When we hear the word addiction, it often conjures up negative images or stereotypes. We might think someone has made poor choices, is down and out, or weak-willed; we might think that it’s a problem confined to the Downtown Eastside. Rarely do we think of the word disease or think of addiction as a mental health issue.
Jewish Addiction Community Services (JACS) is committed to providing opportunities for the community to learn together and, on April 4, JACS and the Jewish Community Centre of Greater Vancouver youth department are presenting a community forum called The Fentanyl Crisis: How It Affects Our Teens. This free event, geared to parents, teens and youth workers, is designed to help build awareness of illicit drugs, specifically fentanyl, and to teach how these drugs affect the teenage brain, and how to talk to teens about drugs.
According to a B.C. Coroners Services report, which was published last month, 86% of fatal illicit drug overdoses in 2018 occurred inside (i.e. not on the street) – 58% in private residences. The majority of these deaths were men between the ages of 19 and 59.
While the problem of addiction in British Columbia is well known, what is less well known or acknowledged is how our Jewish community is affected. In fact, denial that the problem exists is more the reality. Rabbi Shais Taub, a specialist in addiction and spirituality, who visited Metro Vancouver in 2012, said one in 10 people are touched by addiction – whether directly or through a close family member. It makes sense that those statistics are similar in our community.
Compare the reaction of when you hear about a friend who has recently been diagnosed with cancer, or another debilitating disease. While we may not know how to help, when a loved one is affected with a life-altering illness, we are usually motivated to offer assistance, whether it is making meals, visiting or giving money to a cause. In sharp contrast, addiction tends to push us away and we tend to blame the person who has a substance use disorder, instead of wanting to rally around and help them.
Why does a family feel shame and the need to shield others from knowing their loved one is affected by the disease of addiction? Why does the person themselves feel the need to hide? Clearly, the answers are complex. In a recent visit to an emergency department, a patient pleaded with a nurse that “no one in my community must know I am here.” That person was a member of our Jewish community. Not only are people struggling with an illness, but they often can’t reach out for help or don’t know where to turn.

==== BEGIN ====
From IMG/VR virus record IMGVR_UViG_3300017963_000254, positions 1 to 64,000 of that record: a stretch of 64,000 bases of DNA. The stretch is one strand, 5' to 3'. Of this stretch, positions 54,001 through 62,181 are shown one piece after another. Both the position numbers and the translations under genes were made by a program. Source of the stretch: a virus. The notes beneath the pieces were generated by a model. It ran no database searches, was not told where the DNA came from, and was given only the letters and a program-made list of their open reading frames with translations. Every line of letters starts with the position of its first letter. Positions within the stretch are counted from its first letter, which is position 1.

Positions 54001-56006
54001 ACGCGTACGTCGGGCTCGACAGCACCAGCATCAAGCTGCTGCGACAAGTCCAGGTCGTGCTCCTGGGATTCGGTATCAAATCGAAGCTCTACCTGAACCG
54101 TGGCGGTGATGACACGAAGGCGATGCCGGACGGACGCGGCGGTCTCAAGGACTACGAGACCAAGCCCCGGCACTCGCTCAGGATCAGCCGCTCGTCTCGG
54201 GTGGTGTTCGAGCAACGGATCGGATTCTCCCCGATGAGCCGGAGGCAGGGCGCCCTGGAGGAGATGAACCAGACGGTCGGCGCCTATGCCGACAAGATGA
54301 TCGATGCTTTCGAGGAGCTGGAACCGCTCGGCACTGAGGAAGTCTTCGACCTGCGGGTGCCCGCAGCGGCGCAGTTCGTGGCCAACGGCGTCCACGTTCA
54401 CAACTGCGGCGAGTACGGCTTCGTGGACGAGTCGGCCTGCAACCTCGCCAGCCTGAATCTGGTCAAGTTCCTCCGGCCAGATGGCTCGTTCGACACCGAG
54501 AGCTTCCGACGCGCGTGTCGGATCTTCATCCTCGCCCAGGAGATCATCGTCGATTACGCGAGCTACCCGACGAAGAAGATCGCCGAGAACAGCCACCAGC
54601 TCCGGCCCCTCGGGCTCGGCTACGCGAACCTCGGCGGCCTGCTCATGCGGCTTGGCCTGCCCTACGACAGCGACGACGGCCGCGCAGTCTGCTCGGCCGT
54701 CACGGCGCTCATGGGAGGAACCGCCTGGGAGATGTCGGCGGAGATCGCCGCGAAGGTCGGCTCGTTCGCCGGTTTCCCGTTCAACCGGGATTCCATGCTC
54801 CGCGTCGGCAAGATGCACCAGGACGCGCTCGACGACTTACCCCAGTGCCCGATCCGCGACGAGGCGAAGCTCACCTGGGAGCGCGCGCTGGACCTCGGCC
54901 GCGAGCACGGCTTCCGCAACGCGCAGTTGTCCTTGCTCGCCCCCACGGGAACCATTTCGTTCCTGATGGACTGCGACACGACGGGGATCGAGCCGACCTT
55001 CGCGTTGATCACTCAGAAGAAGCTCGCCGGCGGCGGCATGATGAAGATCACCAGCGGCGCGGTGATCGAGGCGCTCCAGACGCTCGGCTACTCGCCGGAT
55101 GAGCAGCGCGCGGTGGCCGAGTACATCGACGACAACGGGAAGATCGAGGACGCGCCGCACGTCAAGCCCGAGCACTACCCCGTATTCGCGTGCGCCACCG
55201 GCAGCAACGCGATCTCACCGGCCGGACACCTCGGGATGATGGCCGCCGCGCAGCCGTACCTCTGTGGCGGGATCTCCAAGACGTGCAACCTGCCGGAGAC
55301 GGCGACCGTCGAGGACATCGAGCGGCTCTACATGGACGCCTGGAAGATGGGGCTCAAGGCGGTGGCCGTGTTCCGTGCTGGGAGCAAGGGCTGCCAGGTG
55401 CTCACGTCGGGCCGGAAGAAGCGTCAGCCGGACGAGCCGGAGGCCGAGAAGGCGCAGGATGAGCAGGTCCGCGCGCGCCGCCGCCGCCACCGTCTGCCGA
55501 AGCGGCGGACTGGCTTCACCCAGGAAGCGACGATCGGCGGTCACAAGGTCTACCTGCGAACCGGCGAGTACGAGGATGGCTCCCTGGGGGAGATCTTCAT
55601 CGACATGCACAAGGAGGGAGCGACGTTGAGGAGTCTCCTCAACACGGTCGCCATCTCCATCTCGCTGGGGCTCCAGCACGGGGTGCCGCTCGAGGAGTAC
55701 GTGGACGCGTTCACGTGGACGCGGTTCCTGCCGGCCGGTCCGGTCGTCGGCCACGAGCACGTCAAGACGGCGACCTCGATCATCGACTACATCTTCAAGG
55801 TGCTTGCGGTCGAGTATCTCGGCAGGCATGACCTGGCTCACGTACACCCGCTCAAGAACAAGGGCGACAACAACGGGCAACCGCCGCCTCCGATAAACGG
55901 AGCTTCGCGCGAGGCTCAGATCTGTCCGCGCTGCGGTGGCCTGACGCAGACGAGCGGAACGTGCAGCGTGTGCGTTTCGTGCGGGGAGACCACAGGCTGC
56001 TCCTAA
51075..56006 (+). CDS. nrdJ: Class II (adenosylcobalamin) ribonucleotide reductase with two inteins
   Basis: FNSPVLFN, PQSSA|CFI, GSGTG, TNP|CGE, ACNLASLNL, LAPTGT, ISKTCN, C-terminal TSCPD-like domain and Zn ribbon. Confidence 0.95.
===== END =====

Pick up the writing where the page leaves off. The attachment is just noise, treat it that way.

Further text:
We must and can work to reduce the stigma of addiction so that both families and people with addiction are supported. It begins with awareness of resources and education, with fostering a culture of being less judgmental, of being curious and open, and being willing to talk about how someone may have found themselves suffering from addiction. We also need to remind ourselves of the Jewish values of teshuvah (repentance), tikkun olam (repair of the world), community and chesed (loving kindness). People knowing that there are resources available, when they are ready, is key to recovery.
The April 4 community forum includes panelists Dr. Alana Hirsh, a physician working in the Downtown Eastside; Lee Gangbar, a registered nurse who works both at St. Paul’s Hospital’s emergency department and as an outreach healthcare nurse; and Anne Andrew, a parenting coach and author. To attend the forum, RSVP at eventbrite.ca (Fentanyl Crisis). For more information on the program or JACS, email shelle[email protected].
Shelley Karrel is the manager of counseling and community education with JACS. She has her master’s in clinical counseling, is a registered clinical counselor and also has a private counseling practice. She can be reached at [email protected].